How the Israel-UAE Pact Undermines International Law

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How the Israel-UAE Pact Undermines International Law—An Analysis (22 August 2020) by Lawrence Davidson

Part I—“Normalizing” Relations

Much of the diplomatic world has gone gaga over the 13 August 2020 “normalization” of relations between Israel and the United Arab Emirates (UAE)—facilitated by years of encouragement coming out of Washington. 

In truth this is but a quasi-new relation, because “Israel and the UAE have been cooperating and normalizing relations under the table for many years.” The UAE’s agreement to the public upgrading of this relationship was reportedly made in exchange for Prime Minister Netanyahu’s “suspension of plans to annex parts of the West Bank.” We can now update the old warning to beware of Greeks bearing gifts—beware of Zionists offering compromise.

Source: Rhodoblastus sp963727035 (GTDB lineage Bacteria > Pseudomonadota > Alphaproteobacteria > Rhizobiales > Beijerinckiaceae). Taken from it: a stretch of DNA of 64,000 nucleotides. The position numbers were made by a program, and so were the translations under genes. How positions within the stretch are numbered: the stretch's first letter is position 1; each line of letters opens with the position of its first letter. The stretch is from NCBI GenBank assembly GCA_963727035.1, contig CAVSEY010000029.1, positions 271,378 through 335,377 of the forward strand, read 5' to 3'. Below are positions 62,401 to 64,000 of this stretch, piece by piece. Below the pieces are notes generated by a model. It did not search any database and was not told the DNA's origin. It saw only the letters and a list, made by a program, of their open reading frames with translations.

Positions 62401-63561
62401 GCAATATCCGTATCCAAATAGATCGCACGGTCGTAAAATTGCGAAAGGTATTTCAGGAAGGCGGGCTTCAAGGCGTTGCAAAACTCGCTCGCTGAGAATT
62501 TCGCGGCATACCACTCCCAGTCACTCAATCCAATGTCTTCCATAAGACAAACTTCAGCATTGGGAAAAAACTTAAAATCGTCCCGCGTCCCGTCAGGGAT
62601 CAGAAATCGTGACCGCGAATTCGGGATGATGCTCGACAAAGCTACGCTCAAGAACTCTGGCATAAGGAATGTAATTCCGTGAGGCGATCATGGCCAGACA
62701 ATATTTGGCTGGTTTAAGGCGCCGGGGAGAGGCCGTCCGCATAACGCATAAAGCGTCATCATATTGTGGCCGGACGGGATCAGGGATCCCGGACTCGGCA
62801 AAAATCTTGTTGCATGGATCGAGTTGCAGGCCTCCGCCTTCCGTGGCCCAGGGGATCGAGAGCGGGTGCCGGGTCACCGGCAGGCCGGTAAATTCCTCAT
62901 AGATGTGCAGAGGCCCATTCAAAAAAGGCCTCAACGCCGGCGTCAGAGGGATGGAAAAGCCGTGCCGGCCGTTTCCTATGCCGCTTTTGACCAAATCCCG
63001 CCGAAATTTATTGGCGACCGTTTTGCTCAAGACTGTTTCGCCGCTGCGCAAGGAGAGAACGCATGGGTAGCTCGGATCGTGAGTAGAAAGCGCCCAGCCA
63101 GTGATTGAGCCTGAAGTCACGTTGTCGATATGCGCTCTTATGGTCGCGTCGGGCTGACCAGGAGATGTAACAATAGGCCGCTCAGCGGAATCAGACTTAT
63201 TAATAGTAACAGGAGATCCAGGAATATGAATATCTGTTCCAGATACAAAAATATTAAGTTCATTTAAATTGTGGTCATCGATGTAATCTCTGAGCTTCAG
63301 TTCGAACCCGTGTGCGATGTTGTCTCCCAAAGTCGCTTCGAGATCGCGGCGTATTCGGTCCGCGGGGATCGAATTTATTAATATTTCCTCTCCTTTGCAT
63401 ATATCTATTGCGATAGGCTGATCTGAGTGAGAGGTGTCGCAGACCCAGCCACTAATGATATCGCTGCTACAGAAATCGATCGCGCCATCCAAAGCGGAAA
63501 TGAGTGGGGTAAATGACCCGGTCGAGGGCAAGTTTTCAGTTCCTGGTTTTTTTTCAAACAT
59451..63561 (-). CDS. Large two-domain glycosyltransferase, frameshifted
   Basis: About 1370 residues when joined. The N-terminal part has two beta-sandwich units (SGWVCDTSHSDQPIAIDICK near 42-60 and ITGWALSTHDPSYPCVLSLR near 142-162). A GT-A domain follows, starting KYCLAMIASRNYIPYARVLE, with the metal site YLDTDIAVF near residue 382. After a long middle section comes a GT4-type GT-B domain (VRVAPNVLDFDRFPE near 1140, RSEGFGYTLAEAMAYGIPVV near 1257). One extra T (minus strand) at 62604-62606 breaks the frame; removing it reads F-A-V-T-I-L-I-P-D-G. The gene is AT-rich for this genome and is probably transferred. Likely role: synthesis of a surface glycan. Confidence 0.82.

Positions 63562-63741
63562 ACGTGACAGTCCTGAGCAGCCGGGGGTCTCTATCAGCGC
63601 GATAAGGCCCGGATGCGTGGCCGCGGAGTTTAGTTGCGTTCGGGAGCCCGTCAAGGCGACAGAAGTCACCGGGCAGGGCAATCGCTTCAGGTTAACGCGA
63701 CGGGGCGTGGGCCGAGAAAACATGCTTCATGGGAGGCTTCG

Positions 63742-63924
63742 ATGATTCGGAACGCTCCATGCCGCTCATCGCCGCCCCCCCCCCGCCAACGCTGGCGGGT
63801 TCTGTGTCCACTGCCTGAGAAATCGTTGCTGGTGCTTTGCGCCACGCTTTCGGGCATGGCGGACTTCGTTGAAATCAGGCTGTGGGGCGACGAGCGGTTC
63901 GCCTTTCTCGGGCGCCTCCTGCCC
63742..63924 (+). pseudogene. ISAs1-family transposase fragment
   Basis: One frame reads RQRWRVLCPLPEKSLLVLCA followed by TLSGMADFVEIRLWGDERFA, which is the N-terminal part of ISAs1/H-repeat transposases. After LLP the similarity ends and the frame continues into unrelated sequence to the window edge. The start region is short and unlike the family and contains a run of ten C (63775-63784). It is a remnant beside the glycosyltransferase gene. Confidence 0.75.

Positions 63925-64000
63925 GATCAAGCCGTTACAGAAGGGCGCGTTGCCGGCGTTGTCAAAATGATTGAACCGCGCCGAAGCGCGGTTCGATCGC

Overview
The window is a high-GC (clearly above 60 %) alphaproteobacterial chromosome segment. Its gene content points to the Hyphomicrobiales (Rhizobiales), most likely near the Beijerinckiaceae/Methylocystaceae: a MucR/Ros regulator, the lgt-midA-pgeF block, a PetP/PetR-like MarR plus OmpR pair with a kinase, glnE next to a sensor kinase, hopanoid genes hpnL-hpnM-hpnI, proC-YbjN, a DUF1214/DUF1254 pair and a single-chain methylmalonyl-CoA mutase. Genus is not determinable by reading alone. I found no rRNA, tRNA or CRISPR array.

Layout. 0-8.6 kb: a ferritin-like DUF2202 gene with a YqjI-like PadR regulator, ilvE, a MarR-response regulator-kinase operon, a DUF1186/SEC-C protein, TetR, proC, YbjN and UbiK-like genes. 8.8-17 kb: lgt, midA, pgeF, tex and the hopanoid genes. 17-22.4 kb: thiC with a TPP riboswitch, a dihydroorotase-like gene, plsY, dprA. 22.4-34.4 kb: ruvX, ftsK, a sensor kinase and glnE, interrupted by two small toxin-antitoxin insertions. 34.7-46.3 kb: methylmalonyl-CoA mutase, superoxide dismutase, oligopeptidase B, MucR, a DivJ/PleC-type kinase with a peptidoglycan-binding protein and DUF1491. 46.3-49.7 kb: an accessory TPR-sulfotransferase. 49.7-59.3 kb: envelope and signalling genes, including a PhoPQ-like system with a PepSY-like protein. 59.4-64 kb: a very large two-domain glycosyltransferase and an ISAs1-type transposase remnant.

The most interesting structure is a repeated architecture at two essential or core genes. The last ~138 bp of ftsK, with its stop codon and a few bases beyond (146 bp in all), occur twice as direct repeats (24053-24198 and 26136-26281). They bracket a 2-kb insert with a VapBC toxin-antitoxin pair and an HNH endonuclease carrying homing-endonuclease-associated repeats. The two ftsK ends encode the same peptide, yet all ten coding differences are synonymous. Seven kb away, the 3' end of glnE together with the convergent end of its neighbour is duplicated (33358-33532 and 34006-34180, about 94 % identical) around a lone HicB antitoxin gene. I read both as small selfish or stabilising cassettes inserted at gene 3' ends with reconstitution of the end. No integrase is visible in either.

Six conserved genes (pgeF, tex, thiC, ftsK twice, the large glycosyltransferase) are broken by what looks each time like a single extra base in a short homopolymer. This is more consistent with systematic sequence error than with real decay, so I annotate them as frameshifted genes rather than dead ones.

Though the Israeli Prime Minister’s suspension of annexation is hailed as a major compromise on the part of Israel, it is more illusory than real. Both the Palestinians and Netanyahu himself pointed out that the suspension is not seen as a permanent one. The Palestinians and their supporters also quickly pointed out that this agreement changed nothing in terms of Israel’s illegal behavior on the ground—particularly the de facto annexation represented by the continuing encroachment of Israeli settlements. Under these circumstances, the agreement actually registers the UAE’s acceptance of this criminal state of affairs. The Palestinian spokesperson Hanan Ashrawi put it succinctly: “May you never be sold out by your ‘friends.’ Israel got rewarded for not declaring openly what it has been doing to Palestine illegally & persistently since the beginning of the occupation.”